Morneau’s optimism meets economic reality

bill morneau

Minister of Finance Bill Morneau and Minister of Middle Class Prosperity Mona Fortier in the House of Commons foyer on Parliament Hill in Ottawa on December 9, 2019. Photo: Blair Gable/Reuters

On Monday morning, the day after finance minister Bill Morneau had criticized his Conservative critic for warning of a “made-in-Canada” recession, the news broke: Statistics Canada data showed that Canada’s economy shrank in October. From Reuters:

Canada’s economy unexpectedly shrank by 0.1 per cent in October, the first monthly decline since February, partly because of a U.S. auto strike that hit manufacturing, Statistics Canada data indicated on Monday.

Analysts in a Reuters poll had forecast a gain of 0.1 per cent following a 0.1 per cent advance in September. Goods-producing industries posted a 0.5 per cent loss while service sectors were essentially unchanged.

Remember that in November Canada lost 71,000 jobs. So when the November economic growth numbers come in, they may show that our economy posted negative growth in November too. I’m no economist, but it seems to me that if an auto strike in another country can push your entire economy backwards, it may not be that strong to start with.

But one or two months of negative growth do not a recession make. Heck, the economy shrank in February too, when politicians and journalists were all focused on the SNC-Lavalin scandal. The agreed definition of a recession is two consecutive quarters of negative growth.

Even so, Bill Morneau was probably relieved to already be on vacation when the growth numbers came out Monday morning. Over the weekend, Morneau had appeared on Global and CTV’s political shows, defending his deficits and sideswiping Conservative finance critic Pierre Poilievre, who had warned that Morneau’s unrestrained deficit spending could trigger a homegrown recession.

“I’m not saying there is (a recession), but if we head to a recession, it will be a made-in-Canada recession,” Poilievre told reporters after Morneau’s fiscal and economic update last week. The update included the news that the government’s deficit this year will be $26.6 billion – one-third more than the $19.8 estimate in its 2019 budget.

“I think it’s a little bit irresponsible of the Conservatives to be making people more anxious,” Morneau said in his CTV interview on Sunday. This attack was not surprising. The next passive-aggressive push back from the Liberals will likely be along the lines of: “Why are our opponents talking down Canada’s economy?”

Some commentators have warned that, having been unable to get the deficit under control despite a growing economy, the Liberal government will be hard pressed to both fight a recession and keep its election promises.

Even if a government has the “fiscal firepower” to fight a recession (as Morneau’s mandate letter put it) it also has to have the competence and political spine to get those stimulus dollars out the door quickly. The Harper government was able to do this by putting a strict deadline on when provinces and municipalities could spend their “economic action plan” money. Some of them even complained about it and tried to get extensions. No dice. They were told to spend the money by the deadline or they wouldn’t get it.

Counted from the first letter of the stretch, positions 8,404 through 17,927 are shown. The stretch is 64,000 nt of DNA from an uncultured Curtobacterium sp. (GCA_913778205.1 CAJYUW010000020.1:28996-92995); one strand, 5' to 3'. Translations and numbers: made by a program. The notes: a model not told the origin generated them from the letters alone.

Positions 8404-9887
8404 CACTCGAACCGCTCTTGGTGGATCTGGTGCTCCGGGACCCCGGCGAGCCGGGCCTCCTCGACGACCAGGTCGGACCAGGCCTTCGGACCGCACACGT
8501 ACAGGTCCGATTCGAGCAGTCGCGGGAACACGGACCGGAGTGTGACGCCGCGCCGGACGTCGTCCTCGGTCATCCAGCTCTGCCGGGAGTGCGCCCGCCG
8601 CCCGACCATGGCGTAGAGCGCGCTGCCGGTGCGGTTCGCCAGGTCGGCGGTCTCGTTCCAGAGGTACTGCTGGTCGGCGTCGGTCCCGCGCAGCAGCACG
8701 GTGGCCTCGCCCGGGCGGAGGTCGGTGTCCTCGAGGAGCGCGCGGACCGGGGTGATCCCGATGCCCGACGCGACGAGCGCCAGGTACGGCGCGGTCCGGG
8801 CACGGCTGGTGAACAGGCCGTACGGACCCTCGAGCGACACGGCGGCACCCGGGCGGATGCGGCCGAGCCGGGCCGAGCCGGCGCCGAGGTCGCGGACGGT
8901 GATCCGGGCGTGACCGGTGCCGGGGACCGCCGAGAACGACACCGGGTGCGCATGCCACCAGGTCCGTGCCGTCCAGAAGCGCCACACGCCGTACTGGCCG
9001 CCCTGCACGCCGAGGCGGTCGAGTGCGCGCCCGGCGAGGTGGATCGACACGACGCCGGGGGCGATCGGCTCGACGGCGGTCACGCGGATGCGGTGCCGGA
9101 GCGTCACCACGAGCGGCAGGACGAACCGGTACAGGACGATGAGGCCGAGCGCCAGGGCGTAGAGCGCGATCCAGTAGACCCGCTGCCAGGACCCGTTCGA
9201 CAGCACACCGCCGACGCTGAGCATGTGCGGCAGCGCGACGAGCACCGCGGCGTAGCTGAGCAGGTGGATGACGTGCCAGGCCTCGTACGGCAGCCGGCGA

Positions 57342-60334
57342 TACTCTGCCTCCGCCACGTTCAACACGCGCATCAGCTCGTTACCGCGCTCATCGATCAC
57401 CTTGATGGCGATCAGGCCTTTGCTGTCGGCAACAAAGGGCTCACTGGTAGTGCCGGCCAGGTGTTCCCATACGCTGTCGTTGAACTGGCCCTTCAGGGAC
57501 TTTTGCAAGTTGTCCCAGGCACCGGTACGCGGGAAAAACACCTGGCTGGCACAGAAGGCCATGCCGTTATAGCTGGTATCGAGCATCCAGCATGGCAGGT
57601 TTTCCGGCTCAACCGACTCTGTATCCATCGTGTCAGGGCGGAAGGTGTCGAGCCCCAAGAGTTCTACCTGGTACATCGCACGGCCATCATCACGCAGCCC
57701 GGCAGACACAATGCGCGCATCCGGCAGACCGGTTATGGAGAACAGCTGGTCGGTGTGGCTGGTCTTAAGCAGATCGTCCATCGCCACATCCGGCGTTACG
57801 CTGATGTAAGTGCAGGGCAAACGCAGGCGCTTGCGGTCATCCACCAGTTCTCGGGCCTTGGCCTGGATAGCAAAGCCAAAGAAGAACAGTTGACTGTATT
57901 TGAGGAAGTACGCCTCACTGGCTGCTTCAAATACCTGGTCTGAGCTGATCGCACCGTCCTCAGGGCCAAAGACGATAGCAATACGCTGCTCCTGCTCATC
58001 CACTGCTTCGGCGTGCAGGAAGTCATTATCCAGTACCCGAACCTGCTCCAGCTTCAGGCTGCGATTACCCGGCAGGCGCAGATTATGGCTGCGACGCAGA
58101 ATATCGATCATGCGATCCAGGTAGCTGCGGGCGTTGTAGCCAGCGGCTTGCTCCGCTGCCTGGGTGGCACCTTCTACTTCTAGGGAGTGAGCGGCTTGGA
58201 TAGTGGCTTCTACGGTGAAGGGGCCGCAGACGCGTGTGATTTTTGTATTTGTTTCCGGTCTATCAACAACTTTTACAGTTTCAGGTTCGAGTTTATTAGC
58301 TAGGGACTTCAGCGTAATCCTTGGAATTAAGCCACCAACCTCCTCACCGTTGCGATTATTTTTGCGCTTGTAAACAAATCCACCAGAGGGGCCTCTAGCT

By contrast, the Trudeau Liberal record is one of promising big infrastructure spending, pushing the spending into future years, and letting their provincial cousins get away with cutting their own infrastructure budgets.

In their first budget in 2016, the Liberals promised infrastructure spending of $120 billion over 10 years, to be delivered in two phases. Mind you, their definition of “infrastructure” takes in more than boring old roads, transit, schools and hospitals: it includes “social” infrastructure such as child care and affordable housing, and “green” initiatives.

The first two years of the Liberals’ 10-year infrastructure plan was supposed to get $10.2 billion out the door. But according to the Parliamentary Budget Officer (PBO), the 2018 budget pushed one-third of this so-called “short term” spending – $3.6 billion – into future years. The PBO blamed most of the delay on provincial and municipal governments.

The PBO also reported earlier this year that during the first two years of the Liberal government, provinces had used federal infrastructure funding as an excuse to reduce their own infrastructure expenditures. The biggest offender was Ontario, which under Liberal premier Kathleen Wynne spent $8.2 billion less than budgeted on infrastructure.

The mediocre results from the Liberals’ inept execution speak for themselves. The PBO concluded that the infrastructure spending announced in Bill Morneau’s first budget created only 9,700 to 11,600 jobs.

Maybe we should all join Bill Morneau in his cock-eyed optimism, and refuse to even consider that there will be a recession. Because there is little chance this Liberal government could lead us out of it. Merry Christmas everyone.

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